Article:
What do you do when a customer means to order one product, but somehow manages to order another? If it’s a T-shirt or a DVD, you’d probably just exchange it, but what if it’s a really big ticket item that has high shipping costs? Or a customized item that can’t just go back into the warehouse?
In the not too distant past, a customer we’ll just call “Gilbert” ordered a full property’s worth of window blinds from Blinds.com. In his own words, “unfortunately I ended up with aluminum metallic blinds, when I ordered white Faux no texture off white color blinds.” According to Blinds.com, however, Gilbert called to process the order that was already in his shopping cart, which was for 2″ aluminum blinds. He also verbally confirmed the color choice. The call was (appropriately) recorded for quality assurance purposes.
While Blinds.com was 100% in the right to make Gilbert eat the cost, CEO Jay Steinfeld decided to do something remarkable. While it’s clear that he doesn’t want to make a habit out of it, Mr. Steinfeld offered Gilbert the option to donate the blinds to a local charitable organization and send him the proof for a refund. Gilbert chose to give the blinds to Habitat for Humanity and went on record to say that he will order the replacements from Blinds.com.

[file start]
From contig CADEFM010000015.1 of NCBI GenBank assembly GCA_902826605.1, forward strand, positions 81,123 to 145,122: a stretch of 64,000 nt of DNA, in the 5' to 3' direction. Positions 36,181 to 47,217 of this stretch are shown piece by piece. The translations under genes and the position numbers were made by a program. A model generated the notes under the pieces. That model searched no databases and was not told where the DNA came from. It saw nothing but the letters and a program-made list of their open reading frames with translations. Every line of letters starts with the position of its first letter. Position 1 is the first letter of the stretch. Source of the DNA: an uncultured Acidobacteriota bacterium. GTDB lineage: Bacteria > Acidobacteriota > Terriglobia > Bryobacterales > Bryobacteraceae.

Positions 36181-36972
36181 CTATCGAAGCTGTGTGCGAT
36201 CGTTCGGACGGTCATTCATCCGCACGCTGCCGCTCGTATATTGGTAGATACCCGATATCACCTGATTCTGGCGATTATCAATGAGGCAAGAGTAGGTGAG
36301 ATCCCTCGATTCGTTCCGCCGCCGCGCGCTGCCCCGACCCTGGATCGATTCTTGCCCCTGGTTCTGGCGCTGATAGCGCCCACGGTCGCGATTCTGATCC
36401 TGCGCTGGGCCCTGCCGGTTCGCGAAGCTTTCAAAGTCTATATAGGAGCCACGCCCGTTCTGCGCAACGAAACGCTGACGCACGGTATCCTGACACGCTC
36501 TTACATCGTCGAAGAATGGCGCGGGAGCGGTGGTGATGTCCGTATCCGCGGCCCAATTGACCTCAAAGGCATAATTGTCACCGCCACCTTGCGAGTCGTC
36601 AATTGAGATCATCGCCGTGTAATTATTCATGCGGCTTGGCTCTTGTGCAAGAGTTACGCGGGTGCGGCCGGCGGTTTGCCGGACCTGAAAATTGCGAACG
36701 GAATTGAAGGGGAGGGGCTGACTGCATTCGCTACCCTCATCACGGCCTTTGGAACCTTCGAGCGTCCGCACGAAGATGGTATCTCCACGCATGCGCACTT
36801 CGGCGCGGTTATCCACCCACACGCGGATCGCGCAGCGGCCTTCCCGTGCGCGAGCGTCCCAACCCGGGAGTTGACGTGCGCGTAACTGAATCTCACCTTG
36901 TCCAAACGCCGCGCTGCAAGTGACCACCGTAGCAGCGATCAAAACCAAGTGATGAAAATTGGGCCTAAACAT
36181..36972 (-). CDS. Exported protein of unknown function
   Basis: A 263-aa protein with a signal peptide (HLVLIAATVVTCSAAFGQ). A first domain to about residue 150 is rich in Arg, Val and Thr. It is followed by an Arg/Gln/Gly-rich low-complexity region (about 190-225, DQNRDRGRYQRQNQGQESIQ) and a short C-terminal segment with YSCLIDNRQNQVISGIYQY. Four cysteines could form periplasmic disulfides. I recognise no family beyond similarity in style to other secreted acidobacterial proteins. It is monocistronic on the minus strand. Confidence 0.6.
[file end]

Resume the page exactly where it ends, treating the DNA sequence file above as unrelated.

What Could Have Happened?
If Blinds.com accepted the blinds for a refund, there probably would have a bit of time and money lost in shipping (for either, or for both, parties), and the aluminum blinds would have waited in their warehouse until someone decided they wanted that Jetsons look for their condo.
If Blinds.com refused a refund or any further action on their part, Gilbert would have been stuck with blinds he didn’t want, a bad customer experience, and a heck of a story to go with it. He could have sold the blinds at a steep discount in the aftermarket, which could have stolen a sale from Blinds.com. Chances are, he would also have turned to a competitor to buy the replacement blinds.
While the average customer probably doesn’t buy a new set of blinds too often, every business owner knows that a customer who has a uniquely poor experience is more likely to leave a review, tell their friends, and advocate for the replacement company. They also had no way of telling if Gilbert was the kind of person who would have insisted that he ordered the white blinds, despite all evidence to the contrary. The long term damage could have been substantial and almost impossible to price.
What Happened Instead
While most business owners don’t want to give away a big ticket item, Blinds.com managed to:
- Avoid releasing a potentially toxic user experience into their online ecosystem
- Write off the cost of the blinds (since they were technically a donation)
- Made a charitable donation, which they can now turn into a positive PR piece (even if it was an accident)
- Potentially create an advocate for their brand
So, good going, Mr. Steinfeld. You took a weird, poor user experience and salvaged it as well as anyone could. I hope you get lots of great anchor text that helps people find your business for window blinds and shades.